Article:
The charts below were created using the log distance path loss model, frequently called the power law model, where the exponent varies based on the specific propagation environment. This is a common propagation model to use in an indoor environment.

  • An obstructed warehouse or factory environment generally has an exponent between 2 and 3. Charts A and B assume an exponent of 2.5. Diagram A calculates the path loss if using channel 36 at 5.18 GHz, and diagram B if using channel 97 at 6.435 GHz.
  • An obstructed indoor environment typically has an exponent between 4 and 6.

Charts C and D assume an exponent of 5. Diagram A calculates the path loss if using channel 1 at 2.412 GHz, and diagram B if using channel 36 at 5.18 GHz.

Chart A: 5.18 GHz obstructed warehouse/factory 


Chart B: 6.435 GHz obstructed warehouse/factory   

Chart C: 2.412 GHz obstructed indoor environment                  

Chart D: 5.18 GHz obstructed indoor environment

Screenshot credit Ron Bellevich

An example link budget analysis is provided in the footnote[ii] and indicates a maximum path loss of 109dB.

  • In an obstructed warehouse/factory environment, if channel 36 5.18 GHz is used, a maximum path loss of 109dB is at 311 meters. If using channel 79 6.435 GHz, the distance must be less than 261 meters.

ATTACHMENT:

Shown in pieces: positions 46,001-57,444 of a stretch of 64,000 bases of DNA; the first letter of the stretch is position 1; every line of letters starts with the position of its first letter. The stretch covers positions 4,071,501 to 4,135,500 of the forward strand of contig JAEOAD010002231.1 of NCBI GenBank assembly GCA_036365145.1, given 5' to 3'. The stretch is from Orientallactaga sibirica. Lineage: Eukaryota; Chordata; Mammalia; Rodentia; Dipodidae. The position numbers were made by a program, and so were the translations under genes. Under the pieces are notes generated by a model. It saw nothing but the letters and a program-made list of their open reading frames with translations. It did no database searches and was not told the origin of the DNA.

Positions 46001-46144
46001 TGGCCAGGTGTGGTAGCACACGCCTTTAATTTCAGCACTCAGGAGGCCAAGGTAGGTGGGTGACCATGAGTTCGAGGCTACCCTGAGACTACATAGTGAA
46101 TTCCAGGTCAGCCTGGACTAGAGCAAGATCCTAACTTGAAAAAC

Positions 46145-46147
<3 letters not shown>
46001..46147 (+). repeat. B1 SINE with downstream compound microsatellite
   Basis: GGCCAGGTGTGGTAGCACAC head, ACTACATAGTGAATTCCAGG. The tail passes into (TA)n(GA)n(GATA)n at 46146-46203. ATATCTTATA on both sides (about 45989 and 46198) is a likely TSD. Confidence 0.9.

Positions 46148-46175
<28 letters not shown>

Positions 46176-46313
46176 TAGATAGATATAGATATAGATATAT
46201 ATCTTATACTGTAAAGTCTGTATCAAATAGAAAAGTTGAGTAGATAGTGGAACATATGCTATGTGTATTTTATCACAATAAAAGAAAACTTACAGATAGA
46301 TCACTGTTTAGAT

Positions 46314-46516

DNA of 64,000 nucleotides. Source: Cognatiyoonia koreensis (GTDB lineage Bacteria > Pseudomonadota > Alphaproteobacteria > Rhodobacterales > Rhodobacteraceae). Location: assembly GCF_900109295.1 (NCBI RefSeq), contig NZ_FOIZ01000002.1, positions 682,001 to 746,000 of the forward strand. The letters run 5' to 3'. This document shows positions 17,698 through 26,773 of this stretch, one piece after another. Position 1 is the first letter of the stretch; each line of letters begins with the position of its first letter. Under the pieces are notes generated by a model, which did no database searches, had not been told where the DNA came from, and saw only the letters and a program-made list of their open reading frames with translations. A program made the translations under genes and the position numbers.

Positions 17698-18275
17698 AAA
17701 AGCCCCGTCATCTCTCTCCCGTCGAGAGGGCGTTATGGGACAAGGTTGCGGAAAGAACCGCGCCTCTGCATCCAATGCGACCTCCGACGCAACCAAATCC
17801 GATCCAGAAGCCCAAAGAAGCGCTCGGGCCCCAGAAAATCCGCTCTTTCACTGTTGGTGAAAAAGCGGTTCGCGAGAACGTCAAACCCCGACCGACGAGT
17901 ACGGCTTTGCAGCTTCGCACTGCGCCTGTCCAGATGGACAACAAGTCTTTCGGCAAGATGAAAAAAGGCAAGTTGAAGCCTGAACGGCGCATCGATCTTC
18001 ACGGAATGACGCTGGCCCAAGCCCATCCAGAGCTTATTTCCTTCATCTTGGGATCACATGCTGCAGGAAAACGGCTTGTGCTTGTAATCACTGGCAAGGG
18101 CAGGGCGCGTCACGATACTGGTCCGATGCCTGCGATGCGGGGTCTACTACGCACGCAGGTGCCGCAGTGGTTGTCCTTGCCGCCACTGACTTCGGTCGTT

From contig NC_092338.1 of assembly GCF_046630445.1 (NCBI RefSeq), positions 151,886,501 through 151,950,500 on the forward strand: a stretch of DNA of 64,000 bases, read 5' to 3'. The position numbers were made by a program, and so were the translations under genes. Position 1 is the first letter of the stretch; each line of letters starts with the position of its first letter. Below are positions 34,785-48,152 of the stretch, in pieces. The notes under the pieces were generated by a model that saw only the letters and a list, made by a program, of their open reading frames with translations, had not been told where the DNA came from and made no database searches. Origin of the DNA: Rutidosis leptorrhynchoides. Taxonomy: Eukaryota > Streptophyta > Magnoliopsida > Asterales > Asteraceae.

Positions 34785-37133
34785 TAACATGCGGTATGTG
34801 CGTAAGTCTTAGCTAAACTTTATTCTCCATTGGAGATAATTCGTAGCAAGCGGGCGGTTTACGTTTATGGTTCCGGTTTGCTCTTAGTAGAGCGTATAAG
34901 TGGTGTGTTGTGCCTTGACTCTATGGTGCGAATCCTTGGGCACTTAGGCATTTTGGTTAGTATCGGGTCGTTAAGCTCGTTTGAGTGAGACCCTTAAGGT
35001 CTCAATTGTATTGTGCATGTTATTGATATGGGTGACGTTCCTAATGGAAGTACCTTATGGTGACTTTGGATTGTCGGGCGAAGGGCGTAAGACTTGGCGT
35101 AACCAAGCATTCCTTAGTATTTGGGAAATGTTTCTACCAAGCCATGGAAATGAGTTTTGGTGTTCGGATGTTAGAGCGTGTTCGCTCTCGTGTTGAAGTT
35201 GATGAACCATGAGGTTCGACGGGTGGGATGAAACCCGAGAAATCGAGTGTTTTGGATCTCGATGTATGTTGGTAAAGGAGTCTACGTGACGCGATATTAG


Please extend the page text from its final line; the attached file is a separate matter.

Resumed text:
• In a cluttered indoor environment, if channel 1 at 2.412 GHz is used, the maximum distance is 24 meters. A common channel at 5.18 GHz has a maximum distance of 18 meters.

In conclusion

Based on these calculations, we can expect that Aruba’s self-locating service will work well in open environments like conference centers and sports arenas due to the lack of obstacles in the path between anchor APs. We can also expect it to work well in large obstructed warehouse/factory environments. However, in large indoor buildings with obstacles like office walls, stairwells, and elevator shafts, there is a potential concern that anchor APs may not be able to communicate.

There are several options the Aruba algorithm could use to improve the range of the point-to-point links between the anchor APs in cluttered indoor environments. These options include selecting a low-frequency channel with little interference, reducing the data rate to 1 Mb/s, and a higher transmit power. In particular, these calculations highlight the importance of beamforming for making Aruba's self-locating service successful in large cluttered indoor environments like hospitals and hotels.

The Aruba self-location feature should work in all but the most cluttered RF environments. Stuart Strickland, a fellow at HPE, summed it up well when he said, "we have deployed this in a limited number of environments so far, and we will be gathering more data to figure out how to optimize for specific kinds of environments."

[i] For an explanation of how Aruba’s self-locating feature works, watch the Tech Field Day presentation by Chuck Lukaszewski, Wireless CTO at Aruba, and Stuart Strickland, Fellow at HPE.

[ii] Assuming 21 dBm Tx power, 3 dBi antenna gain, --82 dBm Rx sensitivity (assumes 802.11ax MCS 0, 20MHz channel), no fade margin, then the MAPL is 109 dB (21 + 3 + 3 + 82).